Guided Trips

FISHING REPORT AND SYNOPSIS: 01/22/2020

High flows continue across the area but trends are definitely down. A recent cold snap broke the ongoing heatwave so fishing in the mountains has slowed dramatically. Right on schedule, some of our tailwaters should begin returning to more normal flows for this time of year meaning float trips are certainly possible.

For the Smokies, a warming trend should commence as we go into next week. By mid week the fishing should be decent before the next cold front returns us back to winter again. On warmer days, look for midges and possibly winter stoneflies hatching. Some blue-winged olives will be possible on foul weather days as we head towards February. The best fishing is still a few weeks out, but no longer feels like an eternity. Expect good spring hatches to start in late February or early March with blue quills and quill gordons along with little black caddis and early brown and black stones. By April, things will be settling down with the pinnacle of spring fishing usually happening from mid April through the month of May.

On our area tailwaters, high water continues to be the story. The Caney Fork still has at least a couple of weeks of high flows and that is assuming we don't get any more heavy rainfall. This time of year, that is asking a lot. The high water is good for one thing, however. Shad. Yes, the cold months are prime time to try and hit the famed shad kill and catch a monster brown trout. Same thing goes for the Clinch.

Speaking of the Clinch, the good news is that flows are scheduled to begin dropping tomorrow. A steady two generators will feel like low water after the recent period of two generators plus sluicing. Two generators opens up some nymphing possibilities in addition to our favorite winter pastime, stripping streamers for monsters.

The musky streams are settling into fine shape and will be an option moving forward as well. Remember that bouts of high water will get them stained or even muddy for a few days, but as flows come down the fishing should pick back up.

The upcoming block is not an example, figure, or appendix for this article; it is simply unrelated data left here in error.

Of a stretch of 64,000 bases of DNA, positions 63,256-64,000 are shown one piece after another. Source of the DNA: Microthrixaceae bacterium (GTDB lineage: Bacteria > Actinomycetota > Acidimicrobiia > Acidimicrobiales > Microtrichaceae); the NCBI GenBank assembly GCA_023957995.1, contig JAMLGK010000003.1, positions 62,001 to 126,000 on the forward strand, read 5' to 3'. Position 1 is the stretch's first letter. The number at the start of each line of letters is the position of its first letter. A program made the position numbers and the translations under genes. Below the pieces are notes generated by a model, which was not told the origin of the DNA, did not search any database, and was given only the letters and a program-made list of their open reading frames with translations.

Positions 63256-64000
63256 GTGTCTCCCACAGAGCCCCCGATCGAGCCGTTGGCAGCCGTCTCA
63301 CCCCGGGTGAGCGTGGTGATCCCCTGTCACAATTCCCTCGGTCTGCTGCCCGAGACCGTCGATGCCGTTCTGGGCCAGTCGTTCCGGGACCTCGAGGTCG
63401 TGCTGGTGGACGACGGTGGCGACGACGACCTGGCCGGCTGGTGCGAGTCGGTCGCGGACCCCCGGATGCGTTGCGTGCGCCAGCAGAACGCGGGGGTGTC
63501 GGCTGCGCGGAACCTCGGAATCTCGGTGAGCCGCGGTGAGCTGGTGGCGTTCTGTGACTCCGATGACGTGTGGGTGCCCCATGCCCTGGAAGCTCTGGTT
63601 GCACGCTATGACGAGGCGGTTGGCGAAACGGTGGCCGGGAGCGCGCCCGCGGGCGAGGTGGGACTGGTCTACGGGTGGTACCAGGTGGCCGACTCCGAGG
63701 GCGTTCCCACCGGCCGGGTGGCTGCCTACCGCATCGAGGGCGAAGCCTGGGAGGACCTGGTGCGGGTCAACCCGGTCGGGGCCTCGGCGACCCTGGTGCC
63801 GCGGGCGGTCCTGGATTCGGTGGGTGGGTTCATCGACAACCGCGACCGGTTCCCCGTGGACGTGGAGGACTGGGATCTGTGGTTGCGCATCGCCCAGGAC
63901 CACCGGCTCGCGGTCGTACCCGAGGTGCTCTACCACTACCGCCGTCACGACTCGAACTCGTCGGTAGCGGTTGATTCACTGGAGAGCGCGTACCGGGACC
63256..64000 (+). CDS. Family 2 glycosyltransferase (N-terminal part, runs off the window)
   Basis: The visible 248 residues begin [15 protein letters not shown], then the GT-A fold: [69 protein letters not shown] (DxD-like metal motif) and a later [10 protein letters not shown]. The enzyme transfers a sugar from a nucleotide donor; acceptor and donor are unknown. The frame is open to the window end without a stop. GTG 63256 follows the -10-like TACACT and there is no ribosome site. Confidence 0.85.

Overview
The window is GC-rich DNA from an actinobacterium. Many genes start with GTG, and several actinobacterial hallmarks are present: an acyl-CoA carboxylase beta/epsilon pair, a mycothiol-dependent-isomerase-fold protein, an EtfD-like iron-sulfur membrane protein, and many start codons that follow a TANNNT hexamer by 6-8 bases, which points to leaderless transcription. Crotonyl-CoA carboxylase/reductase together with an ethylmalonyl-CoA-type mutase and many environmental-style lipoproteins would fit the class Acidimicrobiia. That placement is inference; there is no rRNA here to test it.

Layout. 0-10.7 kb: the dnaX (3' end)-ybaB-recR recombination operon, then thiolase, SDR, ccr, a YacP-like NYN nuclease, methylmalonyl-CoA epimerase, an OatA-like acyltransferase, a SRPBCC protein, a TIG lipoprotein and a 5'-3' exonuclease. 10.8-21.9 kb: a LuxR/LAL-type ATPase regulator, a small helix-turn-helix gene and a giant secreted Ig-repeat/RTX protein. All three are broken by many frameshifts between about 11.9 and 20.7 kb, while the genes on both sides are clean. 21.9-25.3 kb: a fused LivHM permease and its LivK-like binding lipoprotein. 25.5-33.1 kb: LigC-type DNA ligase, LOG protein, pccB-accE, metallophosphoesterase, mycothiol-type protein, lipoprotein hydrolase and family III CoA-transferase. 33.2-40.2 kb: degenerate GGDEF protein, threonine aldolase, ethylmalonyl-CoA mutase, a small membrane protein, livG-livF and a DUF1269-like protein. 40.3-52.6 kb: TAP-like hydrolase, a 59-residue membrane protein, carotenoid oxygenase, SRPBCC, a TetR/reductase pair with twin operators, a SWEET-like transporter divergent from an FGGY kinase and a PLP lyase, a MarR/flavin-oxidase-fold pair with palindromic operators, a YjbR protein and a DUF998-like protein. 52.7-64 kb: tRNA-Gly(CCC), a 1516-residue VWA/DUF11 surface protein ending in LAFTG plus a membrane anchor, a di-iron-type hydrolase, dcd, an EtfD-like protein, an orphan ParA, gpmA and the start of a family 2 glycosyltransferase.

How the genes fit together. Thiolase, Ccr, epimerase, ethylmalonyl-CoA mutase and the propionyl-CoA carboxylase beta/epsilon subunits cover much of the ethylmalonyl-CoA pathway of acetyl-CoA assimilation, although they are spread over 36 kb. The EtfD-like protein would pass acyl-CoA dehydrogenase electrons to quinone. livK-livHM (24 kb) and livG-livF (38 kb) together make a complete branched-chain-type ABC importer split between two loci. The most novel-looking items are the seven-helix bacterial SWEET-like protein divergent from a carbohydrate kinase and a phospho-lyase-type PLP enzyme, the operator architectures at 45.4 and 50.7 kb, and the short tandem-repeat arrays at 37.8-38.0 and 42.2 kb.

Photo of the Month: Starting the Year Off Right

Photo of the Month: Starting the Year Off Right

Saturday, November 14, 2009

Smokies After the Flood


This past week, the remains of Hurricane Ida soaked east Tennessee with several inches of rain. Little River rose to nearly 4000 cfs which is a lot of water for such a narrow streambed. Today I went over to the Smokies for a few hours to fish and just spend some time relaxing. A few fish were fooled, a fish big fish spotted, and best of all I spent some time in my favorite place to be.

The fish I caught weren't particularly picky and favored a small soft hackle over the smaller BWO nymph that I dropped behind it. If you found a good spot, the fish were stacked in tightly and feeding heavily. I stood in one spot and caught three fish and missed several others.




Today was not a good day to spend much time wading because of the high flow. Despite the fact that it has been a few days now since the big rain event, Little River is still flowing at between 600-700 cfs just outside the Park. You could see where the water level had been another 3-4 feet higher at the peak of the high water. Many of the browns that had been spawning were pushed off the redds by the high water and appear to just now be returning. I found several big fish in a new spot that I'll have to keep a close eye on. Sometime this winter I intend to go back and try to catch some of them.

At the end of the day I drove up Middle Prong and took a few pictures. I spent some time just sitting in my camp chair by the stream which is occasionally better than fishing. A quick stop for some spring water completed my trip to Tremont and as the sun sank in the west, I headed back towards Crossville while thinking about doing another trip next weekend...

1 comment:

  1. Great pics! In beautiful country like that, I wouldn't have a problem just sitting there looking, either.

    ReplyDelete

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